The opinion of the court was delivered by: MEANEY
The defendant, Jerome Alper, moves to dismiss an information filed by the United States Attorney for the District of New Jersey on the ground that at the time of filing, the statute of limitations had expired.
Originally, an information was filed against the defendant Alper, charging him with failing to file an income tax return for the year 1954 under the provisions of Title 26 U.S.C. § 7203. The original information filed on January 4, 1961, alleged the commission of the offense on April 15, 1955, the last date for filing income tax returns of the nature of the one which the defendant Alper was supposed to file. However, this information did not take into consideration the fact that there were two grants of extension of time allowed to the defendant by the Internal Revenue Service. This omission was pointed out in a motion to dismiss the original information, which motion was denied by the Honorable William F. Smith, before whom argument was heard, with leave to renew the motion 'directed against a new complaint or a new information or amended information.'
Nothing further seems to have been done until August 19, 1961, when the United States Attorney filed the instrument which is the subject of the present controversy, wherein the same offense is charged, failure to file an income tax return for the year 1954, but taking into consideration the two extensions of time granted defendant Alper by the Internal Revenue Service, and setting the time of failure as of the expiration of the second extension.
In the motion at present before the court the defendant alleges that the statute of limitations has run and that therefore prosecution is barred. There is no question about the six year statute of limitations, nor is there any question about the fact that included in the language of the statute (Section 6531 of the 1954 Internal Revenue Code) is the statement that 'for the purpose of determining the periods of limitation on criminal prosecutions, the rules of section 6513 shall be applicable.' Section 6513(a) states that 'for purposes of this subsection, the last day prescribed for filing the return * * * shall be determined without regard to any extension of time granted the taxpayer * * *.'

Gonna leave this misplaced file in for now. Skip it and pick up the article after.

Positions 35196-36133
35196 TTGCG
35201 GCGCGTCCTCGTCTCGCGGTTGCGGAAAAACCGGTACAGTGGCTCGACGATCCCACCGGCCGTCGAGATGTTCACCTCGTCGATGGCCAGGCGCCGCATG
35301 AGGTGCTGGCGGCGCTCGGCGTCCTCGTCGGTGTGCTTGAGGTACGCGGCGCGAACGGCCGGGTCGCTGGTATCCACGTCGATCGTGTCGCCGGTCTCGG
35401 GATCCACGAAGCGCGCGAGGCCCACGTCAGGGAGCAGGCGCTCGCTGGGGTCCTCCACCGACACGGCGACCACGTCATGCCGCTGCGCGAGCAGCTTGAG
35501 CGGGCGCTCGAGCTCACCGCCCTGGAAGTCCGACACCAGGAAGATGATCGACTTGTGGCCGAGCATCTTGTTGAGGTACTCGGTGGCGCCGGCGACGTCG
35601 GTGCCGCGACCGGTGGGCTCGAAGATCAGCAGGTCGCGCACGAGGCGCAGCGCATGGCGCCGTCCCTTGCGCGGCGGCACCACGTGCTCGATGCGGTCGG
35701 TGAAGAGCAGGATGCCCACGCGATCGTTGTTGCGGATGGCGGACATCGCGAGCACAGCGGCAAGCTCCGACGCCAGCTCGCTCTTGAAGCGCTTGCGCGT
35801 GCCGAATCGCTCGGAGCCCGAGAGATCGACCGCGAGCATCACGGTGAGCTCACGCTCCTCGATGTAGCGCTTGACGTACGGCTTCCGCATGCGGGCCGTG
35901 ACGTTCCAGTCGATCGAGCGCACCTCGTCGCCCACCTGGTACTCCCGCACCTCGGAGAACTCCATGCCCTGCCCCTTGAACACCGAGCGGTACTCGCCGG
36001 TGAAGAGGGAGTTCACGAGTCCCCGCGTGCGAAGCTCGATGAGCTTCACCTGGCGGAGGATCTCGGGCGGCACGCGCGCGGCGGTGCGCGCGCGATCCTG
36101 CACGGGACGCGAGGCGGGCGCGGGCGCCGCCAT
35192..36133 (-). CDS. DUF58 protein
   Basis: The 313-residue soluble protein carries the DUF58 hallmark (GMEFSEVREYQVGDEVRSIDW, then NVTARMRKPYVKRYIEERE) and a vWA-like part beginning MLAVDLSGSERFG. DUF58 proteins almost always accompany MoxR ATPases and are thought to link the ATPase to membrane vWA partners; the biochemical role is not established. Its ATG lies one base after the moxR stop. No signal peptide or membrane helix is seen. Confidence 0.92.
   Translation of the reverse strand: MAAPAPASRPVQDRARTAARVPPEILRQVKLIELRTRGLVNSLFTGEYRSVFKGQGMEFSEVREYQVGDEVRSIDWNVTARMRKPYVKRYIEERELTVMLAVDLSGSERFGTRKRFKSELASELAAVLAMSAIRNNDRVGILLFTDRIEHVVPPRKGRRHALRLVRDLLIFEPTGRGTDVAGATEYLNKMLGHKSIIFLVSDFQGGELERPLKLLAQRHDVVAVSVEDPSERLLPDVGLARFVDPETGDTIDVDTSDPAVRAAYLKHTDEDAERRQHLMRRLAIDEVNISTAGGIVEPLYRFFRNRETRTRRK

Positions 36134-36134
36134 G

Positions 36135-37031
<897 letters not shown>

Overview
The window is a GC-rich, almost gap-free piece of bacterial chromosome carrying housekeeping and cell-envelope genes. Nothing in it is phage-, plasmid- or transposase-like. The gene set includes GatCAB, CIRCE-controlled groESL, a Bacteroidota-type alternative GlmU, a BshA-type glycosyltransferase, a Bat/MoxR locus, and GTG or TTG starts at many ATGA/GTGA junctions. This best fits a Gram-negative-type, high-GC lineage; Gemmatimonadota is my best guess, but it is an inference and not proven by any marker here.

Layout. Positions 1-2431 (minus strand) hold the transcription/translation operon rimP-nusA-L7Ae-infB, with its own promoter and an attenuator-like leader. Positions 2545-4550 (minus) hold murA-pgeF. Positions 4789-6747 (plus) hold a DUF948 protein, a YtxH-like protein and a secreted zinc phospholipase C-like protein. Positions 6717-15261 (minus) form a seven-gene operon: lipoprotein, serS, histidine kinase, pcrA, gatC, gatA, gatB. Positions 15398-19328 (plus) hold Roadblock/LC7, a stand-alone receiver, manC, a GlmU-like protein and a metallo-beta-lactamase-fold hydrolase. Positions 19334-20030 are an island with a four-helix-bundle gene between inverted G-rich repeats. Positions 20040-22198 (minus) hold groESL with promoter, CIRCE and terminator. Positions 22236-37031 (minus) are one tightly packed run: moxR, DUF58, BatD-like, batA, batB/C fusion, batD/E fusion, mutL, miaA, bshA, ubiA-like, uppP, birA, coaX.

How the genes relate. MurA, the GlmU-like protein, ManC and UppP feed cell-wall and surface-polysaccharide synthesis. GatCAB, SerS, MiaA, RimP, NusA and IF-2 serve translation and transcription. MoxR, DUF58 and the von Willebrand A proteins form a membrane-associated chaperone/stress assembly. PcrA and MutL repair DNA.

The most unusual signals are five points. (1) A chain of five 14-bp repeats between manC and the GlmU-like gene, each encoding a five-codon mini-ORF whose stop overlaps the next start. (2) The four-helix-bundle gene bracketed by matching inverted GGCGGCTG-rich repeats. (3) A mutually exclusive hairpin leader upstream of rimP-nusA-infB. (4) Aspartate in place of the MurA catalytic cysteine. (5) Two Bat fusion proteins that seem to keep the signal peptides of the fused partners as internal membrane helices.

The statute of limitations applicable in the instant case, then, is to run from April 15, 1955, regardless of the granted extensions and the fact that during this time no offense of failure to file a return could have been committed.
There can be no question that the original information informed the defendant Alper of the nature of the offense alleged against him, 'with such a description of the charge against him as will enable him to prepare his defense and to plead his acquittal or conviction in bar of further prosecution for the same offense * * *.' vide United State v. Krepper, 159 F.2d 958, 971 (3rd Cir., 1946), cert. denied 330 U.S. 824, 67 S. Ct. 865, 91 L. Ed. 1275 (1947).
And it would seem certain that the original information could have been amended at any time before trial in form or substance. Armstrong v. United States, 16 F.2d 62 (9th Cir. 1926), cert. denied 273 U.S. 766, 47 S. Ct. 571, 71 L. Ed. 881 (1927).
Rule 7(e), Federal Rules of Criminal Procedure, 18 U.S.C., provides as follows:
'Amendment of Information. The Court may permit an information to be amended at any time before verdict or finding if no additional or different offense is charged and if substantial rights of the defendant are not prejudiced.'
Since in the instant case the information filed on August 10, 1961, was identical with the information filed on January 4, 1961, with the sole exception of the extended date of return substituted for the original date, it is patent that no additional or different offense is charged, nor were any substantial rights of the defendant prejudiced. Clearly, then, the second information had no other purpose or result than to amend the original one and in no wise is it to be considered a new rather than an amended information.
The motion is denied. Let an order be entered.
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